In talking with many people through the years, I have found these four common reasons why many Christians do not answer this call.
1.) Nobody ever did it for me, so I haven’t had a proper model to follow.
2.) I don’t feel qualified because there is so much I don’t know about God and the Bible. Or I am far from perfect and am afraid that I am not ready.
3.) I don’t know who to approach about mentoring and don’t know how to start.
4.) I am too busy doing other things with work, family and ministry.

Reason #1
• You may not have had a good example to follow on this earth. But if God has called you to it, He will equip you to do it.
Matthew 28:19 – “Therefore go and make disciples of all nations, baptizing them in the name of the Father and of the Son and of the Holy Spirit.”

• Jesus is our example. (Matthew 16:24 and 1 John 2:6)
• Holy Spirit does the heavy lifting.
• It isn’t too late to seek a mentor yourself.
• Every believer should be investing in their own spiritual development.

Reason #2
• You aren’t supposed to be Bible Answer Man. That’s not what a spiritual mentor is.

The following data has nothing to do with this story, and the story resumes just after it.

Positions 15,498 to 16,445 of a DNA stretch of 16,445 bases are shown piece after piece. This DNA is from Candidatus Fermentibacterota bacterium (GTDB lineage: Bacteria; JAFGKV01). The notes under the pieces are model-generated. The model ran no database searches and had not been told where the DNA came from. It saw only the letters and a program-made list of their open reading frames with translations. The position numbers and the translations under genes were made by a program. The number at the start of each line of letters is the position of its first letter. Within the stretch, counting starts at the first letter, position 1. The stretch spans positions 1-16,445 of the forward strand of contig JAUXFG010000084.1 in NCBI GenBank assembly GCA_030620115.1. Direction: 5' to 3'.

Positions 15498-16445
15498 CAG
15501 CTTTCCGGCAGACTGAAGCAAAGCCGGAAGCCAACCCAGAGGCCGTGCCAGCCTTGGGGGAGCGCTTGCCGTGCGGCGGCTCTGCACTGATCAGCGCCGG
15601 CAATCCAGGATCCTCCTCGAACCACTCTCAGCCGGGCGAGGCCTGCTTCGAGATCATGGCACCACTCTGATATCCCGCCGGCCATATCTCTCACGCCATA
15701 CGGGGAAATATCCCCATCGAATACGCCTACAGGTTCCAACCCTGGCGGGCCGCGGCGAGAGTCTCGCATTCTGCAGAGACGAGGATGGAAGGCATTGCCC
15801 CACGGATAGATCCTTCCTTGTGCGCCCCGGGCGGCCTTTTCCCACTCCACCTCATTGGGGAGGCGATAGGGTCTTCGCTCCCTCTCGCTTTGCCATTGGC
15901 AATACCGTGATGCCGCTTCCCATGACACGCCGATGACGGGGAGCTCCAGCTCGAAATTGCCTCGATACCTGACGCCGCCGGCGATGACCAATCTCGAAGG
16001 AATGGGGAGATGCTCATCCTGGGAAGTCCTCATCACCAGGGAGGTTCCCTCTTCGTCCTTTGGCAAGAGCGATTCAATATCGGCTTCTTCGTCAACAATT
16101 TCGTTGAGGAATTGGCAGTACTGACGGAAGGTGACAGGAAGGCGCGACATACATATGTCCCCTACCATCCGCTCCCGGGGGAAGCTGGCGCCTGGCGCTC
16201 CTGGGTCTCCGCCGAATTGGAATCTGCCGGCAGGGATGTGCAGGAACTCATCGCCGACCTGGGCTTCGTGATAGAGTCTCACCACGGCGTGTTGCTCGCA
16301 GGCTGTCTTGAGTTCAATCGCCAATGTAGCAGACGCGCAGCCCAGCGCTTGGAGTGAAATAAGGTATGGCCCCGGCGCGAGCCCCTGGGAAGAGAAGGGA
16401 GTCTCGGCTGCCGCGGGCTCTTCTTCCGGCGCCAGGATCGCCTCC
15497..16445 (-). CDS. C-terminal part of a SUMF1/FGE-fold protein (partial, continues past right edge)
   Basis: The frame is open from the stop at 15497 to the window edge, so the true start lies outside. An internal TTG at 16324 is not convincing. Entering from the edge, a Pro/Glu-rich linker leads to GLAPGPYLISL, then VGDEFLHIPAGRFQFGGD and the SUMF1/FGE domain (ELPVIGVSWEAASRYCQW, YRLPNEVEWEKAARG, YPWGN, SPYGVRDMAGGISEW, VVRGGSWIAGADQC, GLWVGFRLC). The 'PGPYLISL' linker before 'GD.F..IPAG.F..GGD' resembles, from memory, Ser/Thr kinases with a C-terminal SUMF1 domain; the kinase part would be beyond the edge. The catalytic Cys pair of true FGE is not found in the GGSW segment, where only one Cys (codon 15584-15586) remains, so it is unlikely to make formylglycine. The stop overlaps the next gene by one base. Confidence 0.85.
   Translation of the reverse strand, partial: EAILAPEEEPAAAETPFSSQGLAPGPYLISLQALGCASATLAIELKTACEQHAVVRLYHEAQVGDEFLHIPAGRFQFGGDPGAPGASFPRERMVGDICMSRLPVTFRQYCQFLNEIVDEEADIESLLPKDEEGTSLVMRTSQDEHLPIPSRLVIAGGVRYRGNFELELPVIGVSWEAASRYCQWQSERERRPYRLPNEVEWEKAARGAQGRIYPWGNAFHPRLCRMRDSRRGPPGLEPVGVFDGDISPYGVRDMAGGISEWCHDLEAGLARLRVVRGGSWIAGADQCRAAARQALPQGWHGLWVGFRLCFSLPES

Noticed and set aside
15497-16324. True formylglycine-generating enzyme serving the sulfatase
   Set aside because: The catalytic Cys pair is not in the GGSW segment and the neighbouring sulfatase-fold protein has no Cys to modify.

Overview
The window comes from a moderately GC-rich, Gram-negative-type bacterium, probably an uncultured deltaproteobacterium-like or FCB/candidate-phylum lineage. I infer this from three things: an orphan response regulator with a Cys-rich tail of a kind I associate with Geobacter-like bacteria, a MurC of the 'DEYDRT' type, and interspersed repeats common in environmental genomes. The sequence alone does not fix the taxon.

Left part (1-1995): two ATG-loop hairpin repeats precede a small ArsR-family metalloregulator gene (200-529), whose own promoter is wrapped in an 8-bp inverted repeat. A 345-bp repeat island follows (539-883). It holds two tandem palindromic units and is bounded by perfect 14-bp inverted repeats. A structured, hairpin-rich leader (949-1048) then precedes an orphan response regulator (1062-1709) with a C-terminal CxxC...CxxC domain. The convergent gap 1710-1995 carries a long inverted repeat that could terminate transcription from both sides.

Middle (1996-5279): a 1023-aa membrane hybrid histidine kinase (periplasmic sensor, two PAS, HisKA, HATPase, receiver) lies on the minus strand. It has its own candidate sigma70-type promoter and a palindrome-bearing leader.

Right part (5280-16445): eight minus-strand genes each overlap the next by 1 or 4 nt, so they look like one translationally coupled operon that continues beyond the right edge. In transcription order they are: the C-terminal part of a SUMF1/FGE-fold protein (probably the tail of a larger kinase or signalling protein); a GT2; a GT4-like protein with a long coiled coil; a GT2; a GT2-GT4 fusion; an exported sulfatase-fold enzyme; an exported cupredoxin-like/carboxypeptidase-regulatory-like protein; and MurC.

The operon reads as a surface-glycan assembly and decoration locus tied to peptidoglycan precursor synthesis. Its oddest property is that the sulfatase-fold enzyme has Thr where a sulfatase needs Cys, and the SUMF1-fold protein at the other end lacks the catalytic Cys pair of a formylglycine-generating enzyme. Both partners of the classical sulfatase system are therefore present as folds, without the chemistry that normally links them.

There is only one true guru, and His name is Jesus.
1 Corinthians 11:1 – “Follow my example, as I follow the example of Christ.”

Reason #3
• The Lord will make a connection and place somebody along your path if you pray and ask for it.
• Grow in Christ and others will be attracted to you. (Colossians 3:16)
• Pray and ask for guidance from the Holy Spirit. (John 16:13)

Reason #4
• If Jesus commanded us to make disciples, why don’t you think you have time to do it? What is more important than a prime command of Christ?
• We have to move from an additional mindset to an intentional one where we look to involve discipleship in our daily rhythms. It isn’t about doing more. It is about involving more people in your life and spiritual development. The best way to do this is to make one or two meals per month an opportunity to be intentional to help others grow in their relationship with God and others.
• All it takes is one person. Do you have time to invest in the spiritual growth of one person? This may already be somebody that you know.